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Explicit instantiation of non-template member of template class

 
 
Noah Roberts
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Posts: n/a
 
      01-31-2011
I thought I knew how to do this but either I don't or my compiler is a
POS (which may be true anyway). I have:

namespace whatnot {

template < typename T >
struct bob
{
void f(int) { }
};

}

Elsewhere, where I have definitions for a particular object I need to
use bob on:

#include <thingy.h>
namespace whatnot {

template < >
void bob<thigy>::f(int);

}

in a cpp:
#include "specialization.h"

namespace whatnot {

template < >
void bob<thingy>::f(int) { thingy::do_it(); }

}

}

When I try this though I get linker errors saying that void bob
<thingy>::f(int) is missing. Surprisingly, to me anyway, if I put the
body of my f specialization into the specialization.h file everything
seems to work ok, and I'm not using the inline keyword.

I thought I recalled a conversation elsewhere that implied the "template
< >" was not needed for cases like this so I tried removing it in
various different ways. No go. Google searches seem to indicate the
above should work.

So, I'm probably being stupid, so what is it?

--
http://crazycpp.wordpress.com/
 
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Noah Roberts
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Posts: n/a
 
      01-31-2011
In article <(E-Mail Removed)>,
http://www.velocityreviews.com/forums/(E-Mail Removed) says...
>
> I thought I knew how to do this but either I don't or my compiler is a
> POS (which may be true anyway). I have:
>
> namespace whatnot {
>
> template < typename T >
> struct bob
> {
> void f(int) { }
> };


Additional tidbit I missed... f is virtual due to inheritance.
>
> }
>
> Elsewhere, where I have definitions for a particular object I need to
> use bob on:
>
> #include <thingy.h>
> namespace whatnot {
>
> template < >
> void bob<thigy>::f(int);
>
> }
>
> in a cpp:
> #include "specialization.h"
>
> namespace whatnot {
>
> template < >
> void bob<thingy>::f(int) { thingy::do_it(); }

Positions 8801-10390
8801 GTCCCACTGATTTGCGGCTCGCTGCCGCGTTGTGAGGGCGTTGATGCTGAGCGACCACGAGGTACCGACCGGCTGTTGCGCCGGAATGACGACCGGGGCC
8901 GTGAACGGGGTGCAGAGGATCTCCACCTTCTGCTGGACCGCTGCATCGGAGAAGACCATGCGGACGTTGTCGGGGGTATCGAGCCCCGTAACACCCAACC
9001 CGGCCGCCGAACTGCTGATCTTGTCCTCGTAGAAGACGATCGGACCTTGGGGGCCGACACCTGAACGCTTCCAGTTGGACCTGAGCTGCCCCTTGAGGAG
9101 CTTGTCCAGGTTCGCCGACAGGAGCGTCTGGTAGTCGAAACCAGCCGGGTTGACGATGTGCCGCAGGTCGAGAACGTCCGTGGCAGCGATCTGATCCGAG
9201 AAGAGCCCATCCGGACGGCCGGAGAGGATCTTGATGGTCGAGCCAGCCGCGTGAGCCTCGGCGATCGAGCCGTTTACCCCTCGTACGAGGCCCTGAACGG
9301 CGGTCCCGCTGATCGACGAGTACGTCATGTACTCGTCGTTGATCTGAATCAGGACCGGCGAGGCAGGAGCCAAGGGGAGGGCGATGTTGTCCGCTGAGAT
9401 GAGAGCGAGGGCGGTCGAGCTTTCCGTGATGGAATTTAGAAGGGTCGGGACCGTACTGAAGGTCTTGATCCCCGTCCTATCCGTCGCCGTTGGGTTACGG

>
> }
>
> }
>
> When I try this though I get linker errors saying that void bob
> <thingy>::f(int) is missing. Surprisingly, to me anyway, if I put the
> body of my f specialization into the specialization.h file everything
> seems to work ok, and I'm not using the inline keyword.
>
> I thought I recalled a conversation elsewhere that implied the "template
> < >" was not needed for cases like this so I tried removing it in
> various different ways. No go. Google searches seem to indicate the
> above should work.
>
> So, I'm probably being stupid, so what is it?




--
http://crazycpp.wordpress.com/
 
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Johannes Schaub (litb)
Guest
Posts: n/a
 
      01-31-2011
Noah Roberts wrote:

> I thought I knew how to do this but either I don't or my compiler is a
> POS (which may be true anyway). I have:
>
> namespace whatnot {
>
> template < typename T >
> struct bob
> {
> void f(int) { }
> };
>
> }
>
> Elsewhere, where I have definitions for a particular object I need to
> use bob on:
>
> #include <thingy.h>
> namespace whatnot {
>
> template < >
> void bob<thigy>::f(int);
>
> }
>
> in a cpp:
> #include "specialization.h"
>
> namespace whatnot {
>
> template < >
> void bob<thingy>::f(int) { thingy::do_it(); }
>
> }
>
> }
>
> When I try this though I get linker errors saying that void bob
> <thingy>::f(int) is missing. Surprisingly, to me anyway, if I put the